The e-ROSA project seeks to build a shared vision of a future sustainable e-infrastructure for research and education in agriculture in order to promote Open Science in this field and as such contribute to addressing related societal challenges. In order to achieve this goal, e-ROSA’s first objective is to bring together the relevant scientific communities and stakeholders and engage them in the process of coelaboration of an ambitious, practical roadmap that provides the basis for the design and implementation of such an e-infrastructure in the years to come.
This website highlights the results of a bibliometric analysis conducted at a global scale in order to identify key scientists and associated research performing organisations (e.g. public research institutes, universities, Research & Development departments of private companies) that work in the field of agricultural data sources and services. If you have any comment or feedback on the bibliometric study, please use the online form.
You can access and play with the graphs:
- Evolution of the number of publications between 2005 and 2015
- Map of most publishing countries between 2005 and 2015
- Network of country collaborations
- Network of institutional collaborations (+10 publications)
- Network of keywords relating to data - Link
To assess the fate of the large amounts of nitrogen (N) brought into the agricultural environment by human activities in the Changjiang River basin, we used [China's county level agricultural database of 1980 and 1990. National Resources and Environmental Data Center, China] and published conversion data to set up a complete N budget for the Changjiang River basin. Sources considered include imported N such as atmospheric deposition, inorganic fertilizer, biological fixation and manure. Dominant losses considered include crop harvests, denitrification of soil nitrate and NH3 volatilization, and the budget was estimated from the difference between all inputs and all outputs. Therefore, the geographic distribution of excess N, considered as lost, by N storage in farmland and N transported to water bodies in Changjiang River basin was analyzed. In the Changjiang River basin, the anthropogenic reactive N has far exceeded the terrestrial bio-fixed N in nature, and human activities have significantly altered the N cycle in this region. The total inputs of N in 1980 and 1990 were 8.0 and 12.9 Tg N, respectively. The total N outputs are 4.41 Tg N in 1980 and 6.85 Tg N in 1990. Thus, the excess N that was stored in farmland was 1.51 Tg N at 1980 and 2.67 Tg N at 1990, respectively, and losses through transportation to water bodies in 1980 was 2.08 and 3.38 Tg N in 1990, respectively. Our research shows that from 1980 to 1990, cultivated land increased 5.9%, grain production increased 30% and N fertilizer-use increased 106%, but the N fertilizer-use efficiency decreased 36%, and the variations in the distribution of N fertilizer-use efficiency, N budgets and N transport to water bodies tended to coincide with each other geographically. (c) 2005 Elsevier B.V. All rights reserved.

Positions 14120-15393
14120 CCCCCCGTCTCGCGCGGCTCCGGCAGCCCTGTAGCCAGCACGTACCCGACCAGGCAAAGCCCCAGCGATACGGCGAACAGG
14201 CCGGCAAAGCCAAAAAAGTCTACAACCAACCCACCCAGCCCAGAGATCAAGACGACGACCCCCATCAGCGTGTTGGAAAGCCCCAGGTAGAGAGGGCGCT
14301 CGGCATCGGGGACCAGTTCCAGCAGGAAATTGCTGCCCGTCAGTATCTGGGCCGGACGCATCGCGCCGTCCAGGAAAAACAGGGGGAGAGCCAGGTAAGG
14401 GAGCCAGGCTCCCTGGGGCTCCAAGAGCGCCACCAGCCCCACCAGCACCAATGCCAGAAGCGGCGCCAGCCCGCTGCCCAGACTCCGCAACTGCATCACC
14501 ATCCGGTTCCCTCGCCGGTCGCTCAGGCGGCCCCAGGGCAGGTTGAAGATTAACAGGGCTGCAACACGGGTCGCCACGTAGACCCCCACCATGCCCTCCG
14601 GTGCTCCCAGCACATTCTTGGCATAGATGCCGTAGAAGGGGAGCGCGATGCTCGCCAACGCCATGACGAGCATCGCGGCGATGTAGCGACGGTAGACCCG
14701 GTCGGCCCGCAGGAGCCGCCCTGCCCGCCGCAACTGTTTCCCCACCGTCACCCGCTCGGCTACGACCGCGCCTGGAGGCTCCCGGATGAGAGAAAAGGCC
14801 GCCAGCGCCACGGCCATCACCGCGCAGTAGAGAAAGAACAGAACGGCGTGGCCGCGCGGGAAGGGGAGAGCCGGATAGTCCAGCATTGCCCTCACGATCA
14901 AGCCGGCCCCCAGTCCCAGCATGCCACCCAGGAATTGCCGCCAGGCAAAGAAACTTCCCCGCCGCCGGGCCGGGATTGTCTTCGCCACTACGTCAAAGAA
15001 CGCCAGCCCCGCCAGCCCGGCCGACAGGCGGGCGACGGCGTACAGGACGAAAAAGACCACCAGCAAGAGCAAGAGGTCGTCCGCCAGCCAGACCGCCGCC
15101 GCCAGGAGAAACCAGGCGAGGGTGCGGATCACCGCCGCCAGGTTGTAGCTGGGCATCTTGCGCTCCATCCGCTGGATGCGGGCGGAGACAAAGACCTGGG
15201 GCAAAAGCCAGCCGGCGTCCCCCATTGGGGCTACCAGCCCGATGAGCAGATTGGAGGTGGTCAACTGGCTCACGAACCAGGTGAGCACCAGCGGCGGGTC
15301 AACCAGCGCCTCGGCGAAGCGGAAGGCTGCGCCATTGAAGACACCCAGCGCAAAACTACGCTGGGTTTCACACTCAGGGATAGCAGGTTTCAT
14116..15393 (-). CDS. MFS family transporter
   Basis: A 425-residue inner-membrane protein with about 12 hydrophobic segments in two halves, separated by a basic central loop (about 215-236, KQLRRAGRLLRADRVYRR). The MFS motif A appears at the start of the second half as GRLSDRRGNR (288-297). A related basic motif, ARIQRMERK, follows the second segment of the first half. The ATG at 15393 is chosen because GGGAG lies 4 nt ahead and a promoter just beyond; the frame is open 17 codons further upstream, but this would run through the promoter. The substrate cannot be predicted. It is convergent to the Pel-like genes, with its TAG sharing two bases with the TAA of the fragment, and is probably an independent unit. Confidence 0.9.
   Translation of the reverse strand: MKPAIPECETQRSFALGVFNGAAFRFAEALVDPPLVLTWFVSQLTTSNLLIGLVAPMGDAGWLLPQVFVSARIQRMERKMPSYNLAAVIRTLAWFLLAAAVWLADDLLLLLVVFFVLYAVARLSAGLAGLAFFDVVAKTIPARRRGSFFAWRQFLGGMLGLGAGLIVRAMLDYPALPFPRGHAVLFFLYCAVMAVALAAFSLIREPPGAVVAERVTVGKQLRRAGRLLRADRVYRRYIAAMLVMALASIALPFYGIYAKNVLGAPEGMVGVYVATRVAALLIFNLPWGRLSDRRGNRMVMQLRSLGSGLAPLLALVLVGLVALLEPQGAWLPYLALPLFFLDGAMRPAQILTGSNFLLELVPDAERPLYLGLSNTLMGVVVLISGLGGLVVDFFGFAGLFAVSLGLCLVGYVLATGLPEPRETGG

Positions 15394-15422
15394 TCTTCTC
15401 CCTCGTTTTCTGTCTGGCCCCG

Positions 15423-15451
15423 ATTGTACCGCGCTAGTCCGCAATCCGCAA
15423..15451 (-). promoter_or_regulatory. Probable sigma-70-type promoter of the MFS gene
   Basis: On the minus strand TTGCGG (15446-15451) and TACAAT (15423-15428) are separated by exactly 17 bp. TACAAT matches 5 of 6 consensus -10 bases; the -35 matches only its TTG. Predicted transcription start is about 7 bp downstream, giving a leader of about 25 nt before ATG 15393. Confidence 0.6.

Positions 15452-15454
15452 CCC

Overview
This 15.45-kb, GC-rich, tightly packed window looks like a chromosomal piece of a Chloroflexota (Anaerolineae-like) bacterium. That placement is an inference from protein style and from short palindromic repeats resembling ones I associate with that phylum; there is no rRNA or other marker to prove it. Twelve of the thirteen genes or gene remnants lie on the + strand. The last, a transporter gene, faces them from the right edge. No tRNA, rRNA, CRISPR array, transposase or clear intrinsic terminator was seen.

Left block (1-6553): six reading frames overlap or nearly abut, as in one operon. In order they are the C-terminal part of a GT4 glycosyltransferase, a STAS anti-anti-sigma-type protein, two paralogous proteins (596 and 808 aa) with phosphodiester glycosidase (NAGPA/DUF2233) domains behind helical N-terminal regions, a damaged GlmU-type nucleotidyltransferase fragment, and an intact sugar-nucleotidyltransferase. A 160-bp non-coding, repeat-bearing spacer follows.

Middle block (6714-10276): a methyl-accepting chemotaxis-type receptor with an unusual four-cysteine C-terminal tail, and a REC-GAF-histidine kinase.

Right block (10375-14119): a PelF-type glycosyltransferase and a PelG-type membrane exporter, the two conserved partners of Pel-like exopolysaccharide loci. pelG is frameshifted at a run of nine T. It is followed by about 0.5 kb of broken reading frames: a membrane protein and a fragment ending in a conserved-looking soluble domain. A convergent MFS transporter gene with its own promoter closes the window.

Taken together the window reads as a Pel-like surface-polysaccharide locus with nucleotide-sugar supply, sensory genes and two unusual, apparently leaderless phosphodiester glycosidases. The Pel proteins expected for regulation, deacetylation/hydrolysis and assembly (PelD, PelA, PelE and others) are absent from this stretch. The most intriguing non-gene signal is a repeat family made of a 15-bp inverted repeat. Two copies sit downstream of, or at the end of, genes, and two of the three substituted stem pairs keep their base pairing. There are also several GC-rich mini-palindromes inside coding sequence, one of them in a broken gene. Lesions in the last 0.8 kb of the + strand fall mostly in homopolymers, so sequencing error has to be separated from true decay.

- CAS_Chinese_Acad_Sci (CN)
- Keio_Univ (JP)
- CRAES_Chinese_Res_Acad_Environm_Sci (CN)
- NIES_Natl_Inst_Environm_Stud (JP)
Inappropriate format for Document type, expected simple value but got array, please use list format